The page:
CHEO readying ICU for adult patients

For the first time ever, eastern Ontario's children's hospital in Ottawa is preparing to admit intensive care patients as old as 40.

'Unprecedented' step shows seriousness of pandemic's 3rd wave, says CEO

CHEO is preparing to accept adult patients 40 and younger for the first time in its nearly five-decade history, the hospital said Tuesday. (CBC)

For the first time ever, CHEO, eastern Ontario's children's hospital in Ottawa, is preparing to admit intensive care patients as old as 40.

With adult hospitals in the region at capacity treating COVID-19 patients, the extra ICU beds being readied will mean patients can stay in Ottawa rather than be transferred elsewhere, the hospital said Tuesday.

The move is "unprecedented" in CHEO's 47-year history, according to president and CEO Alex Munter.

"This is serious. This wave is worse than any of the previous waves in terms of the number of people who are being infected and the number of people who need to be hospitalized in our community and across the province," he told CBC.

"We have uncontrolled spread of COVID in the community at the moment, and even if not a single person was infected from this moment forward, the illness that's already spread is going to mean increased hospitalizations for the next seven, 10, 14 days."

5 beds being added

That's putting a strain on all hospitals including CHEO, which has been running at or near its capacity through the winter and into the spring.

Staff have been working on a plan to accept adults into the ICU, the hospital said, which would mean the unit would grow from seven to 12 beds. As of Tuesday, the seven beds were already occupied by pediatric patients, Munter said.

CHEO to admit adult COVID-19 patients amid surge in cases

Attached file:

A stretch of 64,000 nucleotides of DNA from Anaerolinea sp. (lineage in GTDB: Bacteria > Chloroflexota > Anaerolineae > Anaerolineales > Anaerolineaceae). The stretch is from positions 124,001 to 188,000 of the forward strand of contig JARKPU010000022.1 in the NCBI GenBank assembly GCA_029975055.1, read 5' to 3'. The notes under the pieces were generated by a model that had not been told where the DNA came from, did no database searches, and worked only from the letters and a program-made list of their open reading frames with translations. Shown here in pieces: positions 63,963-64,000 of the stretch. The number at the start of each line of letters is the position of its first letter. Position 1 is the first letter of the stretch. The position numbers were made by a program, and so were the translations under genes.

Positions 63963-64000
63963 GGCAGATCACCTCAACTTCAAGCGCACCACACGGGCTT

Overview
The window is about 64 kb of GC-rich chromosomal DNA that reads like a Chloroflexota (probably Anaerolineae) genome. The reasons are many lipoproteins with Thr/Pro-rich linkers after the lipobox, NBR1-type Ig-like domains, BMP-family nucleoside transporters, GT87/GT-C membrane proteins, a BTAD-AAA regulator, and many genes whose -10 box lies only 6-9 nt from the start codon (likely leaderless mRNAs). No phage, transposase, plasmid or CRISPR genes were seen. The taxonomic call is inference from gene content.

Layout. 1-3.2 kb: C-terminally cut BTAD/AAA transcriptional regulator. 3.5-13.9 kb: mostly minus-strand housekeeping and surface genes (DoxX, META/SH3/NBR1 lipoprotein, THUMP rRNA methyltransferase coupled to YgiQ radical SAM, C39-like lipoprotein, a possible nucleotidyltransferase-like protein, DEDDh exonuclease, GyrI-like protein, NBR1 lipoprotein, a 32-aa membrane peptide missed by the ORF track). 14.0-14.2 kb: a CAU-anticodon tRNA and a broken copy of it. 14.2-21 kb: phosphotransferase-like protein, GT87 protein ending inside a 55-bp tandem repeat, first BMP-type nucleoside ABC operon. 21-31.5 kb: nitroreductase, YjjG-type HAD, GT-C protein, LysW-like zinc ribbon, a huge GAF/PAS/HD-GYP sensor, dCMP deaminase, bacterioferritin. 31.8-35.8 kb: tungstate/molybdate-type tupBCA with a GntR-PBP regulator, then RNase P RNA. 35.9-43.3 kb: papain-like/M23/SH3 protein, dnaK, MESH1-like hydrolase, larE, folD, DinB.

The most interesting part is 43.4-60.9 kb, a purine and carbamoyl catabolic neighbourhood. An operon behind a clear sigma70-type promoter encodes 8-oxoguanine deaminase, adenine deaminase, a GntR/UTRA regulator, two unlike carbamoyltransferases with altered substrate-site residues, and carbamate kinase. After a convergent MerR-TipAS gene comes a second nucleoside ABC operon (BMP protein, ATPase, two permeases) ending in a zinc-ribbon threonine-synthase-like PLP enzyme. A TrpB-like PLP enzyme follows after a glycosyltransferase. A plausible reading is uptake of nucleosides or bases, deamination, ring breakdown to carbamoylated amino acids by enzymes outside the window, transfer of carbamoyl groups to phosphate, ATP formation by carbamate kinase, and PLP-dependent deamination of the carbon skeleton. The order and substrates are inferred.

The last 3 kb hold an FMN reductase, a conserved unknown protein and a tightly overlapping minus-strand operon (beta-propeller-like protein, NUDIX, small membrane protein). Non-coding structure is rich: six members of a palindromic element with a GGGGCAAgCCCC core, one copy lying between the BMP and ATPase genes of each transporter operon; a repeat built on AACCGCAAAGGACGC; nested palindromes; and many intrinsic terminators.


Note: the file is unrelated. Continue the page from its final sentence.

2 years ago
Duration 1:30
CHEO CEO and president Alex Munter says the eastern Ontario children’s hospital is getting ready to admit adults with COVID-19 into its intensive care unit, an unprecedented step caused by a steep rise in cases.

He said he expects the other five beds will be filled by patients from Ottawa or eastern Ontario hospitals, and said the aim is to prevent the transfer of patients to hospitals outside the region, which is already happening in the Toronto area as hospitals there become overwhelmed.

"This is not going to turn the tide of the pandemic in terms of hospital capacity in our region. It's a small contribution, but it's five people that would ... otherwise then have to be transferred to other cities."

Hospitals working together

While Ottawa hospitals have a plan in place to share resources and transfer patients between them, hospitals across the province are trying to work together to ensure equitable access to care. That now includes two of the province's pediatric hospitals — CHEO and SickKids in Toronto — said Anthony Dale, president and CEO of the Ontario Hospital Association.

"The situation is extraordinary," Dale said. "It's really a team Ontario approach to critical care, but it should serve as a real warning sign of a system that is frankly past the outer limits of what it would normally be expected to do and the pressures on it are only increasing."

Munter said CHEO is limiting admissions to patients around 40 and under who are otherwise healthy, because its staff don't have the expertise to care for geriatric patients who may have multiple underlying conditions.

The hospital said it will continue to prioritize children, and the emergency department will remain limited to patients under 18 years of age.

With files from CBC's Jennifer Chen

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